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Archive for london

London’s Oldest Bookshop

By Linda Tancs

Hatchards is London’s oldest bookshop. It was established in 1797 by publisher John Hatchard and has occupied its current space at 187 Piccadilly since Georgian times. Far from a crusty old bookstore, it shelves are lined with the latest bestsellers and contemporary works along with time-honored classics. The store’s dedicated team can even source out-of-print titles. As one might expect, they’re the Official Bookseller to the Royal Household.

A Local History Museum in London

By Linda Tancs

Gunnersbury Park boasts an opulent stately home in Regency style located in the London Borough of Hounslow. Once owned by the Rothschild banking family, it now houses a local history and heritage museum for the London boroughs of Ealing and Hounslow. You can thank Maria de Rothschild for that, who sold the park and its mansion houses to Ealing Borough Council and Acton Borough Council in 1925 to be preserved as a public space. Some popular features are the 19th-century carriages owned by the Rothschilds, the Victorian kitchens and the Greek-style Doric Temple, one of the oldest buildings in the park. You can get there easily via Acton Town or South Ealing tube stations.

Jewish Heritage in Britain

By Linda Tancs

Around 150,000 Jewish immigrants settled in Britain from the late 19th century until the early 20th century, and the majority built their homes and lives in London’s East End. Their history there (as well as the overall history from medieval times to the present) is chronicled at the Jewish Museum on Albert Street. The facility houses some 28,000 objects representing  the history of the Jewish community in Britain and includes a Judaica collection and a social history collection covering subjects such as Nazism and the Holocaust.

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To limit the spread of COVID-19, attractions may be closed or have partial closures. Please keep those affected by the virus in your thoughts and be sure to follow the safety practices advocated by the Centers for Disease Control. Stay safe, and be well.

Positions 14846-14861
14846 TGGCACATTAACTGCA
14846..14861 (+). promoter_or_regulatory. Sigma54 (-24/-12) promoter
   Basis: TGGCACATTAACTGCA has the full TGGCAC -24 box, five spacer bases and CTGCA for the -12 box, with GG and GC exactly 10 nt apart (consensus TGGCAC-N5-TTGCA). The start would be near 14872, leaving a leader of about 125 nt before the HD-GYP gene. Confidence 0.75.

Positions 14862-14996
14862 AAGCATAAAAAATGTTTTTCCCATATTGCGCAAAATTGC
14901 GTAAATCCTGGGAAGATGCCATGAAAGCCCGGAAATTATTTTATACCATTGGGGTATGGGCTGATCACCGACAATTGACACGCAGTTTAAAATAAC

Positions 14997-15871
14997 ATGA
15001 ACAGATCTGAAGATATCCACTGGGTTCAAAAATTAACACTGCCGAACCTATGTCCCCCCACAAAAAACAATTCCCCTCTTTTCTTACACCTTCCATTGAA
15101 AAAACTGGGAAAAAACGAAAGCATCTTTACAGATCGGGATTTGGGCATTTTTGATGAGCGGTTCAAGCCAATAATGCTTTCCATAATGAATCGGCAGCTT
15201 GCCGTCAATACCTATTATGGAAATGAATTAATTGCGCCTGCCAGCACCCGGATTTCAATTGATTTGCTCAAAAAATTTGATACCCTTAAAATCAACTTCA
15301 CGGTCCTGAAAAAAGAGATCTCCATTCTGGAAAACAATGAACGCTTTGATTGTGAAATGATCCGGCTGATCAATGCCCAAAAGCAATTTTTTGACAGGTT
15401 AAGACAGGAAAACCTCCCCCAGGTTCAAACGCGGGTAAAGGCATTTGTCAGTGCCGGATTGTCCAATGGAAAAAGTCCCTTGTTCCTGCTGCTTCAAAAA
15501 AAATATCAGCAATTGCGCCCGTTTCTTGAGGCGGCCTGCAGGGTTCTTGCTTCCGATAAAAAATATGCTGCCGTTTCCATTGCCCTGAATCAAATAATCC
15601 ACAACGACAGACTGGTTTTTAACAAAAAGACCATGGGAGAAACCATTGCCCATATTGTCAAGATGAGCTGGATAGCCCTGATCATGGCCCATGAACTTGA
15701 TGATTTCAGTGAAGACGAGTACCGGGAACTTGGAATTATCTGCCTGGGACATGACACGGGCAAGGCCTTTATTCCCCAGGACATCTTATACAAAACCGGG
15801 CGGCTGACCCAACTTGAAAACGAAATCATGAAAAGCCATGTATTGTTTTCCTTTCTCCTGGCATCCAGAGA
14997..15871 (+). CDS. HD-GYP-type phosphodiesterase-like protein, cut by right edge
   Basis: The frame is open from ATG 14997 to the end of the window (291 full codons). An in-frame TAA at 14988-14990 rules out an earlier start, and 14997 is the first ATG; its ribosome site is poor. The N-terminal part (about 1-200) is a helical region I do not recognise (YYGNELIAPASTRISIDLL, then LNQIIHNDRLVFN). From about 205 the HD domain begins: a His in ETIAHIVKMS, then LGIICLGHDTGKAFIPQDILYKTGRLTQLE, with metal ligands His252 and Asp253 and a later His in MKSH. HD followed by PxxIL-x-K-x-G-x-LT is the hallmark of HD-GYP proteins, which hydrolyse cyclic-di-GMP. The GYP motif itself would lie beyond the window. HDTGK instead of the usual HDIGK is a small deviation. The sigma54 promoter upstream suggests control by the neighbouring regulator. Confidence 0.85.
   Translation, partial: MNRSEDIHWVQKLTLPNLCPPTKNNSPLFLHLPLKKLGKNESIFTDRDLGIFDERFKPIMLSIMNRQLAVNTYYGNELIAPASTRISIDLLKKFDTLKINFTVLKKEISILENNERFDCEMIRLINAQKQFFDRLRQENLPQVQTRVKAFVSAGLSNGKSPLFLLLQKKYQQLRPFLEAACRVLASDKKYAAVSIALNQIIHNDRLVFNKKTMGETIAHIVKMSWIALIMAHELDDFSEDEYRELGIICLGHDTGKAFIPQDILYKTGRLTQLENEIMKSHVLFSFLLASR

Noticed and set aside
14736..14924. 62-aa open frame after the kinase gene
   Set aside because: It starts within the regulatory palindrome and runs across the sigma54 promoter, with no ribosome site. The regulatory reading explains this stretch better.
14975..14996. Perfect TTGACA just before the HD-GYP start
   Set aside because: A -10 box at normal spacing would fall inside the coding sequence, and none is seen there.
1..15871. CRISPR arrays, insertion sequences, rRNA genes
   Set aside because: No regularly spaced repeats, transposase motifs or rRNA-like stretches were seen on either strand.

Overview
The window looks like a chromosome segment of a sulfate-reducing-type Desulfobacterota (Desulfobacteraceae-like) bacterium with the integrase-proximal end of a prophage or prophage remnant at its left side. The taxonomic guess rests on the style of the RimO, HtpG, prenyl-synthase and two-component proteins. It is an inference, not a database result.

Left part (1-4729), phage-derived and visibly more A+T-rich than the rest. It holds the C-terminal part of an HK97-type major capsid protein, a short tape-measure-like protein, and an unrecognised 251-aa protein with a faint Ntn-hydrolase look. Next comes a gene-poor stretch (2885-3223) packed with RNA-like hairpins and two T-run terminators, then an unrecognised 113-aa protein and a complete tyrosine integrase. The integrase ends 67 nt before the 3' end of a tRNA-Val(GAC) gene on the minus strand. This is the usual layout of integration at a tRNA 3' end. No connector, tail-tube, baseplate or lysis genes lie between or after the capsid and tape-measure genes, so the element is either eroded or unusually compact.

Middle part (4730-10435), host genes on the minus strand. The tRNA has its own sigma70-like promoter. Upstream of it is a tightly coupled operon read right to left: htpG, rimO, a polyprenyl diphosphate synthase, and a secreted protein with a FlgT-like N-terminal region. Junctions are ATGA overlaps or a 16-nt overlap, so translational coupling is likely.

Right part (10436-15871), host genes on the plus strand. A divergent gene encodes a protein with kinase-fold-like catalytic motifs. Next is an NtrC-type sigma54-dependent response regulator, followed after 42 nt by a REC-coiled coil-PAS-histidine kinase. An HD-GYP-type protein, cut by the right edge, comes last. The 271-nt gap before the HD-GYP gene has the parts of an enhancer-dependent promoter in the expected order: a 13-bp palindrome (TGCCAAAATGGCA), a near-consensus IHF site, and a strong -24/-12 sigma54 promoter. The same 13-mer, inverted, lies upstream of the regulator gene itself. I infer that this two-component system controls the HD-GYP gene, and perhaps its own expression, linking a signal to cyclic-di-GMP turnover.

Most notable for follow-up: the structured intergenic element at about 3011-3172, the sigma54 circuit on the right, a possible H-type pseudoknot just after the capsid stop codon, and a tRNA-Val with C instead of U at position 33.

The Story of Fleming

By Linda Tancs

Alexander Fleming discovered penicillin at St. Mary’s Hospital in 1928, a breakthrough that earned him a Nobel Prize. It’s only fitting, then, that the London hospital is home to the Alexander Fleming Laboratory Museum. Declared an International Historic Chemical Landmark by the American Chemical Society and the Royal Society of Chemistry, you can see Fleming’s laboratory (restored to its 1928 condition) and explore the story of Fleming and his development of penicillin through displays and video.

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To limit the spread of COVID-19, attractions may be closed or have partial closures. Please keep those affected by the virus in your thoughts and be sure to follow the safety practices advocated by the Centers for Disease Control. Stay safe, and be well.

Medieval Meets Art Deco in London

By Linda Tancs

In London’s Royal Borough of Greenwich, medieval meets Art Deco at Eltham Palace and Gardens. Indeed, the manor house is a unique combination of ancient and contemporary. The oldest part of the dwelling is the Great Hall, the only remains of the medieval palace that served as the boyhood home of King Henry VIII. The rest is an Art Deco-style mansion built in the 1930s by millionaires Stephen and Virginia Courtauld, who saved Eltham Palace from ruin after years of neglect. Among the rooms of interest in the house are the map room where they planned their exotic world travels and the centrally-heated sleeping quarters designed for their pet lemur. The 19-acre garden is likewise not to be missed. The Rock Garden leads to the moat, crossed by London’s oldest working bridge. Closer to the palace, the terraced beds are awash in color now with primulas, pansies and tulips. The property is about a 15-minute stroll from Mottingham railway station, which is served by London Charing Cross and Cannon Street stations.

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To limit the spread of COVID-19, attractions may be closed or have partial closures. Please keep those affected by the virus in your thoughts and be sure to follow the safety practices advocated by the Centers for Disease Control. Stay safe, and be well.

Exploring a Dome

By Linda Tancs

At 364 feet high, the dome of St Paul’s is the second largest cathedral dome in the world, an iconic part of the skyline of the City of London. At that height, you’ll find the dome’s Golden Gallery, a mere 528 steps from the cathedral floor. The smallest of three galleries in the dome, what it lacks in size it makes up for in sights. You’ll be treated to panoramic views of London that take in the River Thames, Tate Modern and Shakespeare’s Globe Theatre.